The F-BAR protein Imp2 is an important contributor to cytokinesis in the fission yeast Schizosaccharomyces pombe. Because cell cycle-regulated phosphorylation of the central intrinsically disordered region (IDR) of the Imp2 paralog Cdc15 controls Cdc15 oligomerization state, localization and ability to bind protein partners, we investigated whether Imp2 is similarly phosphoregulated. We found that Imp2 is endogenously phosphorylated on 28 sites within its IDR, with the bulk of phosphorylation being constitutive. In vitro, the casein kinase 1 (CK1) isoforms Hhp1 and Hhp2 can phosphorylate 17 sites, and Cdk1 (also known as Cdc2) can phosphorylate the remaining 11 sites. Mutations that prevent Cdk1 phosphorylation result in precocious Imp2 recruitment to the cell division site, and mutations designed to mimic these phosphorylation events delay Imp2 accumulation at the contractile ring (CR). Mutations that eliminate CK1 phosphorylation sites allow CR sliding, and phosphomimetic substitutions at these sites reduce Imp2 protein levels and slow CR constriction. Thus, like Cdc15, the Imp2 IDR is phosphorylated at many sites by multiple kinases. In contrast to Cdc15, for which phosphorylation plays a major cell cycle regulatory role, Imp2 phosphorylation is primarily constitutive, with milder effects on localization and function.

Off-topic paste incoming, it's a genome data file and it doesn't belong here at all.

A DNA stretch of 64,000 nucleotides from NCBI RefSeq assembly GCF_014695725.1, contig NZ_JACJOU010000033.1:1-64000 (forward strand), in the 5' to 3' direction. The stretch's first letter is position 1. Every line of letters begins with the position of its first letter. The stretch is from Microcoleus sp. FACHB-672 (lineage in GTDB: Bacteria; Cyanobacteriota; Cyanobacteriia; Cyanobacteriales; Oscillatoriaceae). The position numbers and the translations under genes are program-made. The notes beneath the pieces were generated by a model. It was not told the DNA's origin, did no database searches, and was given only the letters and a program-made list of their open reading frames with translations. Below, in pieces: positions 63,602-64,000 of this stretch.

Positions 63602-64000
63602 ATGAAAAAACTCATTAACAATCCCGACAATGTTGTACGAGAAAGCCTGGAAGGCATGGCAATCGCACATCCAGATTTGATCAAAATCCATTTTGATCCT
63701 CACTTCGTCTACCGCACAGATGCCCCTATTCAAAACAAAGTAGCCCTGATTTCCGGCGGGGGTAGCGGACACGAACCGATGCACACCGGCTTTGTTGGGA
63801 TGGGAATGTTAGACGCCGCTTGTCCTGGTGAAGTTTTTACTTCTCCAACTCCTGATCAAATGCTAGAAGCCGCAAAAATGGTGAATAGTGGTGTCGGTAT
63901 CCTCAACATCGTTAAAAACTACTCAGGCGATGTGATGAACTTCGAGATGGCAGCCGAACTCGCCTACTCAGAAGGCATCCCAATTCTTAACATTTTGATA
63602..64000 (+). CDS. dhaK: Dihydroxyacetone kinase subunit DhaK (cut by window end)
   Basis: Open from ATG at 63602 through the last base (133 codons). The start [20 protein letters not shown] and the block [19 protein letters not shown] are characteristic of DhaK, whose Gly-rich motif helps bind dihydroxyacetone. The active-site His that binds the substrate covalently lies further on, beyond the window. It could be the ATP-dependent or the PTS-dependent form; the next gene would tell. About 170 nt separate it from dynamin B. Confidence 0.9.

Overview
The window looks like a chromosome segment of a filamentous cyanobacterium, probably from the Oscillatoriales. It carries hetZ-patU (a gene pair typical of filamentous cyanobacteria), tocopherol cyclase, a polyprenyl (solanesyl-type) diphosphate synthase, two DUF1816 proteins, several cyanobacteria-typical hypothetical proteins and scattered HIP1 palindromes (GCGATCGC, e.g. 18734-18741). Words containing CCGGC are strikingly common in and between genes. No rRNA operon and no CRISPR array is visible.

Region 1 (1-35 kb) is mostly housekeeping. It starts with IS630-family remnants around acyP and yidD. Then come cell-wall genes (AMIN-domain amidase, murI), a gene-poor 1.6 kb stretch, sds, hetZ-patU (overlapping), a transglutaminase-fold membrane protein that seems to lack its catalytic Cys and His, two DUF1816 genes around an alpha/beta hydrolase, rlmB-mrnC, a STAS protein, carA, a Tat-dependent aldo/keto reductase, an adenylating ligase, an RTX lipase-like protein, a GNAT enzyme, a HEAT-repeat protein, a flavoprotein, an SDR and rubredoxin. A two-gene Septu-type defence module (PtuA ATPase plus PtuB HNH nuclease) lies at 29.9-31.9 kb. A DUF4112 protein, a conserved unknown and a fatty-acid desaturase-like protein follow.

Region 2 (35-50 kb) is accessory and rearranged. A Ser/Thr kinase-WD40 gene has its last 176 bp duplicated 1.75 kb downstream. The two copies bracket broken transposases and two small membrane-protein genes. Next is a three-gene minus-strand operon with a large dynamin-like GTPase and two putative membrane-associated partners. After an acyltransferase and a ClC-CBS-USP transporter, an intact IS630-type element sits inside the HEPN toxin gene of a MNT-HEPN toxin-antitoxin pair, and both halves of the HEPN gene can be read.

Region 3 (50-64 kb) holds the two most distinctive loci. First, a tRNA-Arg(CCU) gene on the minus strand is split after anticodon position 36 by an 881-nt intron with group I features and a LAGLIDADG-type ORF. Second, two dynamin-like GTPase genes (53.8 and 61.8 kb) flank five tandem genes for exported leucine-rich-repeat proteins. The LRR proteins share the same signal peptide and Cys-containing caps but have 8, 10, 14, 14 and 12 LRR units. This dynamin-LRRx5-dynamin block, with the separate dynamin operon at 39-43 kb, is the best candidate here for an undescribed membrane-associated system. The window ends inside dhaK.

Dynamic cellular processes such as endocytosis, cytokinesis and motility require reorganization of the plasma membrane in concert with cytoskeletal changes. The Bin/Amphiphysin/Rvs (BAR) family of proteins are central players in these events (reviewed in Carman and Dominguez, 2018; Salzer et al., 2017). BAR domains are membrane-binding modules that fold as crescent-shaped dimers. A subset of the BAR domain superfamily, Fer/Cip4 homology (FCH) BAR domains (F-BARs) form more elongated, less curved structures (reviewed in Carman and Dominguez, 2018; Salzer et al., 2017; Almeida-Souza et al., 2018; Hanawa-Suetsugu et al., 2019; Snider et al., 2020). By oligomerizing via their F-BAR domains, F-BAR proteins can concentrate on membranes to scaffold protein assemblies that may result in membrane deformation (reviewed in McDonald and Gould, 2016b; Snider et al., 2021). Interestingly, several biological processes, such as endocytosis and cytokinesis, involve multiple BAR proteins (Taylor et al., 2011), but why cells deploy multiple family members and whether each plays unique or redundant roles is unclear.